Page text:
updated 5/12/2005 8:35:51 AM ET 2005-05-12T12:35:51

Lawmakers from Japan's ruling party endorsed a plan Thursday for food regulators to consider lifting the country's costly ban on American beef imports, an official said.

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A committee of the Liberal Democratic Party met with officials from the Agriculture and Health ministries to discuss the plan, a step toward renewing shipments of U.S. beef products, according to Hideshi Michino, a Health Ministry official.

The Food Safety Commission last week recommended that the government waive mad cow disease tests for domestic cattle younger than 21 months, a move that would open the door to imports of beef from younger American cattle.

Japan barred American beef imports in December 2003 after the discovery of the first U.S. case of mad cow disease. The human variant of the fatal illness is believed linked to eating infected meat.

Michino said the government could ask the Food Safety Commission as soon as the end of this month to start deliberations on whether American beef is as safe as Japanese beef. The government, however, wants to collect public comment on its plan before going ahead.

The import ban closed U.S. beef's most lucrative overseas market, and Washington has been pressuring Tokyo to allow shipments to resume.

Japan tests all its cattle for the disease before slaughter, and had demanded that the United States implement a similar system. But Japan later agreed to allow the import of meat from untested younger cows, which are considered virtually free of the disease.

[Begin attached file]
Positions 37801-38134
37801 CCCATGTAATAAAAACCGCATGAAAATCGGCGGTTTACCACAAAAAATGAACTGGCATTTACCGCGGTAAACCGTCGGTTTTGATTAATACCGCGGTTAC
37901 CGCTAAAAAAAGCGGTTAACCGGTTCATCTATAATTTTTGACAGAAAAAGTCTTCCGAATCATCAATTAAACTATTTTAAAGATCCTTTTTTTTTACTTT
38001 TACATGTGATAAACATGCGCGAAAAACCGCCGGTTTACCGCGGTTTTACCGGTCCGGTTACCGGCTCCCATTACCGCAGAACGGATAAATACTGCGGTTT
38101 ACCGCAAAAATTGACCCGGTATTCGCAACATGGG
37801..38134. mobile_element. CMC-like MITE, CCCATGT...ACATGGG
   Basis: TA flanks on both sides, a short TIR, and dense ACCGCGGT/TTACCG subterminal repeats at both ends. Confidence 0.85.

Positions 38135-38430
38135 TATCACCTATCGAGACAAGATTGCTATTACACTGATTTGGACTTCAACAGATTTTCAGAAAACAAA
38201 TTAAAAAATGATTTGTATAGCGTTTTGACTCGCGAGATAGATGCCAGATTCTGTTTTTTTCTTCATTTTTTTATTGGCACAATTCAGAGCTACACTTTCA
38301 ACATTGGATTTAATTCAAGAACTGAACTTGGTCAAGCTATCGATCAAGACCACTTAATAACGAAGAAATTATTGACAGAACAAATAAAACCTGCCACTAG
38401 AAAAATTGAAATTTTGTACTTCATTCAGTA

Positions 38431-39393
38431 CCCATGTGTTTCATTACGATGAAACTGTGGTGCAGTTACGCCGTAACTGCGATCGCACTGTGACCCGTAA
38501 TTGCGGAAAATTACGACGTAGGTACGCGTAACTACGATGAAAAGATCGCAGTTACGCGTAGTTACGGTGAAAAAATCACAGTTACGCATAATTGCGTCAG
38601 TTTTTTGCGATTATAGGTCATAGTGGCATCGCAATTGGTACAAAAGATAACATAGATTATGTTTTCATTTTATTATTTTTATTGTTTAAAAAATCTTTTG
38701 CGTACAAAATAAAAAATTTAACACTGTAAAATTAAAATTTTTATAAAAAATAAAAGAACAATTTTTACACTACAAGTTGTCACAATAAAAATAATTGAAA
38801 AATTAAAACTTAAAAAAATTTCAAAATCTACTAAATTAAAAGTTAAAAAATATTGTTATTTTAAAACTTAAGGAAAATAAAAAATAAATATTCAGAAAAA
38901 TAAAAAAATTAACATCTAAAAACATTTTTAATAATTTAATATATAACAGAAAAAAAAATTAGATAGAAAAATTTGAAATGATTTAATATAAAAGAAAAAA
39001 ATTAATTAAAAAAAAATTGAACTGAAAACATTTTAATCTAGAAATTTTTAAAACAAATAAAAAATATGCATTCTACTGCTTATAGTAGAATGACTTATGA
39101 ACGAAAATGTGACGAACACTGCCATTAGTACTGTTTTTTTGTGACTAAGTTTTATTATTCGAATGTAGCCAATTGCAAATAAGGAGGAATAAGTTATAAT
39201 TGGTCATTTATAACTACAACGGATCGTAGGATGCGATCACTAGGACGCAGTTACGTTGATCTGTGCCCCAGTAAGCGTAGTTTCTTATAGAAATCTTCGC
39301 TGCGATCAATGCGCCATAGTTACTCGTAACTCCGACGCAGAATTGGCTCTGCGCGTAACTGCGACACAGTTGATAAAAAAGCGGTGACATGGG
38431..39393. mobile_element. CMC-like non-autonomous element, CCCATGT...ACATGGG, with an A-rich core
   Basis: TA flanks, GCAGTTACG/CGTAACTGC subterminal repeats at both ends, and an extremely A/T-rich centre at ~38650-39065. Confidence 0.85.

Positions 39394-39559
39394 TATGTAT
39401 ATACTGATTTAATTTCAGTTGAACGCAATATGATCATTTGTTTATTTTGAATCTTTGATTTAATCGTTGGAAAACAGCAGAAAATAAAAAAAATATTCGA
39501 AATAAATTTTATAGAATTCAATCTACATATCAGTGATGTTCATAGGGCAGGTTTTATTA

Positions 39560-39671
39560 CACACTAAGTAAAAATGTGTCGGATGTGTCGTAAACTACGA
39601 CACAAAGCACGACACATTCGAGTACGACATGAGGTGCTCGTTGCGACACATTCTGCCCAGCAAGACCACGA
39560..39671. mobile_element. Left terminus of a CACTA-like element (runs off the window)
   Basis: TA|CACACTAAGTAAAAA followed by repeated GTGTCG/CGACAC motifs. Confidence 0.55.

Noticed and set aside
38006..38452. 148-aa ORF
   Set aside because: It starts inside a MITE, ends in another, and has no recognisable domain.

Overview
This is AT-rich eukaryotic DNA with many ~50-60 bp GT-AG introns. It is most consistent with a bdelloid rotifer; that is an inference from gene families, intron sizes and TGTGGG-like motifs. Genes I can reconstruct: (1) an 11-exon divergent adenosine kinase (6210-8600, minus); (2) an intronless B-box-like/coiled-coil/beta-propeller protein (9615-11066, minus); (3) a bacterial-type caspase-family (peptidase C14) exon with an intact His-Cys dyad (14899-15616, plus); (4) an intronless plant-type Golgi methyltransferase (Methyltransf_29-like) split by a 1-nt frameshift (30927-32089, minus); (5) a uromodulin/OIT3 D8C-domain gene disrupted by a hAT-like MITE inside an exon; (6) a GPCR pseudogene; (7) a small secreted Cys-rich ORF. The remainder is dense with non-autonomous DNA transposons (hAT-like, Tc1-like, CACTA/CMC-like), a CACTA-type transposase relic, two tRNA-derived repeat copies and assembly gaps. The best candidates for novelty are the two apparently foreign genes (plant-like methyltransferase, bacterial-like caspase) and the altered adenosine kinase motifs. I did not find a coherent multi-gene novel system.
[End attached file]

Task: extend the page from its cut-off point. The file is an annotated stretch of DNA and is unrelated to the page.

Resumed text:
Japan, however, has refused to set a date for resumption of shipments, saying more time is needed for the approval process to work through the bureaucracy. American officials have accused Tokyo of foot-dragging, and some have proposed imposing sanctions unless the ban is lifted.

The Japanese government will start seeking comments from consumers and industries about U.S. beef imports starting Friday, continuing until May 20.

Japanese consumer groups have demanded the government keep U.S. beef banned to ensure food safety. Japan has found 17 cows infected with mad cow since it began testing all cattle bound for the slaughterhouse.

On Monday, a cow in northern Japan tested positive for the disease in a preliminary test, and its samples are being sent to university laboratories to try to confirm the infection.

Eating infected beef is thought to cause the human variant, Creutzfeldt-Jakob disease, a fatal brain disorder that has killed more than 150 people, mostly in Britain in the 1990s.

Copyright 2005 The Associated Press. All rights reserved. This material may not be published, broadcast, rewritten or redistributed.

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